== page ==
Our civilization is the living legacy of those who were able to peer through the social consensus of their day – to transcend the comfort of falling in line with their community – and to use their minds in order to create better futures. The current consensus amongst evolutionary biologists is that the transformation of ape into man originated when a small group of apes decided to venture out of trees and onto land. At the peril of their lives and in contradiction to everything they had known, it seems as though they decided to venture into the unknown based on a basic conviction that they could fare better on the ground. Human kind’s transition from roaming familial bands to tribes came when groups of rational humans decided that it was best for everyone to put aside cultural norms of war and kinship in order to build collective societies of mutual benefit. Further down the line it was a group of radical thinkers who rejected the notion that man should be the servant of his king and brought about – through sacrifice and at the risk of their own lives – a republic in which all men were equal in opportunity and in front of the law. The human being is the agent of the future, it is our species that has used its rational faculties to bend the natural world to our will, it is the ability to think that has made the term food chain mean McDonalds as opposed to the fear of violent death by another organism.
*The Stanford Review *is a group of individuals who seek to challenge the status quo, to force ourselves and our community to think critically and differently about problems facing our country and our school. We are a platform for those who are not afraid to speak their mind. The Review was built for those who are willing to subject their ideas to the scrutiny of their peers hoping that through rationality they can force people to reconsider positions if only to strengthen them. We do not tow the party line, our articles and debates range from anarchist to despotic, our perspectives are as divergent as the histories we bring to the table. We are driven by the firm belief that he who agrees with everyone around him is his own enemy.
Our legacy at Stanford has been characterized by the refusal to equivocate for the sake of peace. We have put ideas to paper that others only whispered in hallways or were too afraid to express out loud. At times we have been the University’s greatest advocate and at others its loudest detractor– once even bringing legal action against it. During this edition we fully intend on weighing in on a number of pressing university issues such as sexual assault reform, senate financing and mental health failures.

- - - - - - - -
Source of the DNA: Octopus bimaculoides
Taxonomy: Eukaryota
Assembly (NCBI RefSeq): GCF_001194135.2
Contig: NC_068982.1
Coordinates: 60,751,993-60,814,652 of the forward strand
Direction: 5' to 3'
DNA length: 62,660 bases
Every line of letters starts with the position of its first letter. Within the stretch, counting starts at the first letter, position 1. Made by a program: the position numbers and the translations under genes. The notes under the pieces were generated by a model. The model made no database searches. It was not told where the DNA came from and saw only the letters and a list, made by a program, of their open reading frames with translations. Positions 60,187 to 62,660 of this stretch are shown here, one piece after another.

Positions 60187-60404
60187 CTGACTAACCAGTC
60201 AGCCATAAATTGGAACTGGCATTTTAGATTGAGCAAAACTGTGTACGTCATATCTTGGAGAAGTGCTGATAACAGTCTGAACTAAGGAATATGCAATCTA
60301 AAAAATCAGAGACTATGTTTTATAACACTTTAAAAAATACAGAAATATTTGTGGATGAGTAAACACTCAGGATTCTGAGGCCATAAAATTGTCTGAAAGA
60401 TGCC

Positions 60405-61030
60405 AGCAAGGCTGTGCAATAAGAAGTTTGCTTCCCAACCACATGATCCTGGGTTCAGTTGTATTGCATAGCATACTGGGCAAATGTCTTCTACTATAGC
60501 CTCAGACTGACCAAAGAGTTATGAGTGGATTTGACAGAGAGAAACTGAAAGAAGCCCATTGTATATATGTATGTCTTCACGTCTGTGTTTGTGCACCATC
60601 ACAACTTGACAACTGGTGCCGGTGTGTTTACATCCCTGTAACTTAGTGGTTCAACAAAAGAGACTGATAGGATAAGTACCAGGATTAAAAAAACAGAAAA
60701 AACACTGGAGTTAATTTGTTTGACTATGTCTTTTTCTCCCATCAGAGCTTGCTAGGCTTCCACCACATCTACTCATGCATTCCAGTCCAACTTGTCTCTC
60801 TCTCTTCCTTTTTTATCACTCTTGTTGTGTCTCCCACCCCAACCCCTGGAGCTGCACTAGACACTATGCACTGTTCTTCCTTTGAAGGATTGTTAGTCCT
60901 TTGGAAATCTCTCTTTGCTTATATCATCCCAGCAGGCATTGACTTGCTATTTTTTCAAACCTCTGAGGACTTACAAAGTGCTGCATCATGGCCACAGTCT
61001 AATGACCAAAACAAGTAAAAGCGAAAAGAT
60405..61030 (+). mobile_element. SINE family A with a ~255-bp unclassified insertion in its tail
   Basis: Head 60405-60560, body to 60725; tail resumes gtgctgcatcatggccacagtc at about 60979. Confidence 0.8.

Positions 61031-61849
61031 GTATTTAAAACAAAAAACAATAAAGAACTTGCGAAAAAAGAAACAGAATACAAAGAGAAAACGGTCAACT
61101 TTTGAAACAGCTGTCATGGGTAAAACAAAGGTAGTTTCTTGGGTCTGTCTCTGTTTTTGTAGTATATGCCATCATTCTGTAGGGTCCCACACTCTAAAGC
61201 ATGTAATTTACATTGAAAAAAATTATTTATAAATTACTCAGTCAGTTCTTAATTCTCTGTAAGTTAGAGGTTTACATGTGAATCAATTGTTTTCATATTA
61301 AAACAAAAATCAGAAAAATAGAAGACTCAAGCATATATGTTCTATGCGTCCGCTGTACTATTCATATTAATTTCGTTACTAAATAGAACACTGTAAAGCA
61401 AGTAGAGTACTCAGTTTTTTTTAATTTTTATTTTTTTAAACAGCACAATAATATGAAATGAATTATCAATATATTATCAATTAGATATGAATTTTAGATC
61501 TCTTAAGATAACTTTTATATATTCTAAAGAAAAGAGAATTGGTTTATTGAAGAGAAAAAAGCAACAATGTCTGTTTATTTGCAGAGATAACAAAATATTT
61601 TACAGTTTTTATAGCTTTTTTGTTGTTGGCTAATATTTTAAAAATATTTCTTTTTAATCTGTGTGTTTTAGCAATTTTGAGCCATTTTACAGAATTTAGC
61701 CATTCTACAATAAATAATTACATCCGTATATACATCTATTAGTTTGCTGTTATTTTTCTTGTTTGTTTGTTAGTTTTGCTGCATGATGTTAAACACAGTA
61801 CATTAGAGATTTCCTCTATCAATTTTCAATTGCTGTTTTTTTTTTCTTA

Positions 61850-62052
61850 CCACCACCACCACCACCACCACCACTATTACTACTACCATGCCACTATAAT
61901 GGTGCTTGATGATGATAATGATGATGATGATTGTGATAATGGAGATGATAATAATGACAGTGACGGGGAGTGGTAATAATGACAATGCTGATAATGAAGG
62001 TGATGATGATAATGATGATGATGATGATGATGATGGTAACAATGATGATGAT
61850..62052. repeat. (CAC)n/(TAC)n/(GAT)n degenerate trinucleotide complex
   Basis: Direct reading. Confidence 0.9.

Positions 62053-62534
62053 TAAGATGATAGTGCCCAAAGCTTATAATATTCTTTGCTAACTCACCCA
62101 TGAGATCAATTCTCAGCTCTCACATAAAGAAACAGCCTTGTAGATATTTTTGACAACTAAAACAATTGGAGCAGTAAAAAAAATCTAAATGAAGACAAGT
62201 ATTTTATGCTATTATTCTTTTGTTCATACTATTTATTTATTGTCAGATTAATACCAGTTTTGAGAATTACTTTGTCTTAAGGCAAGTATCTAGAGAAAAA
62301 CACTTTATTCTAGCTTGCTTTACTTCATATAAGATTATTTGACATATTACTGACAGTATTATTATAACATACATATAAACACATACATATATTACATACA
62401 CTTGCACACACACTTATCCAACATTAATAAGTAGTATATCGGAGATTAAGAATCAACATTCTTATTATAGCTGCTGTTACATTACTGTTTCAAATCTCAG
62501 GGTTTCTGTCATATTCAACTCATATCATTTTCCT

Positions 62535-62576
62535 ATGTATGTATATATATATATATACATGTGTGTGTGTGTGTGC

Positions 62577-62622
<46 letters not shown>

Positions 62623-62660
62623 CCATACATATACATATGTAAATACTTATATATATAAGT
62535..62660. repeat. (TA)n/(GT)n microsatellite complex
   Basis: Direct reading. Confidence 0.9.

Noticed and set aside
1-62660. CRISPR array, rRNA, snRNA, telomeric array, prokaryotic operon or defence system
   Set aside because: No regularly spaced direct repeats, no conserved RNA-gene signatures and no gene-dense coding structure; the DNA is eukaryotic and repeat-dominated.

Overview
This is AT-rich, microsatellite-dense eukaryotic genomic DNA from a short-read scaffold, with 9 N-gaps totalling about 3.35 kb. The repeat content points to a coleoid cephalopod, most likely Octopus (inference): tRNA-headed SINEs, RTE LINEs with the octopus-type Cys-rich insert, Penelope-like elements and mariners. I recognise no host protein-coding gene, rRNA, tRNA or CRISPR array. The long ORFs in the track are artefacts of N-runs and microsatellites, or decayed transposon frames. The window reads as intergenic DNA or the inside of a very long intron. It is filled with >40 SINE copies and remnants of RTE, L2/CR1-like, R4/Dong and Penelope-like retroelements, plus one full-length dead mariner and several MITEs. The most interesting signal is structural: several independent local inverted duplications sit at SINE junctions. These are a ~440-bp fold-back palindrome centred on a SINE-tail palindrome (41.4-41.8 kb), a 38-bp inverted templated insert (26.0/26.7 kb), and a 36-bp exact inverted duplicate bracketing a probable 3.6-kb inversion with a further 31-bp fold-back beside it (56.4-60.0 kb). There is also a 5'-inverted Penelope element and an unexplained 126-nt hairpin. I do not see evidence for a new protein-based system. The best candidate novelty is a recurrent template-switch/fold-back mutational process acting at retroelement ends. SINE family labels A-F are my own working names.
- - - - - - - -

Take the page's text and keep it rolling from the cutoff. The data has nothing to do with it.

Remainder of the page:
Our mandate is not limited to university issues as the need for bold ideas has never been greater on a national scale. When I was a freshman I caught Jon Huntsman Jr. before he spoke at the University and he said “Think big, we’re going to need it”. I am sure he was referring to the fact that our nation and our values are going to be seriously challenged as the era of American hegemony fades. The world order that we grew up in is being replaced as a result of our current administration’s retraction from global leadership and the astronomical rise of a civilization with radically different values and perspectives on freedom. We face as many threats from outside as we do from our mounting debt, shrinking discretionary spending and increasingly bought out congressional officials. Our generation is going to pay a high price for the profligacy and irrationality of our direct forbearers, and it is not by playing yesterday’s politics that we are going to regain America’s reputation for bold experimentation and faith in the individual. It is by challenging norms, by asking questions and pointing to the price tags on the checks that our government is cashing with our names on them.
The Stanford Review is the home of he or she who is willing to think freely and courageously. It is for those who want their perspectives to be challenged intelligently. These are the values that drive our content. As my predecessor Devon Zuegel wrote in her letter in the spring – we are the New Campus Radicals. We are those who are willing to jump from the comfort of the tree.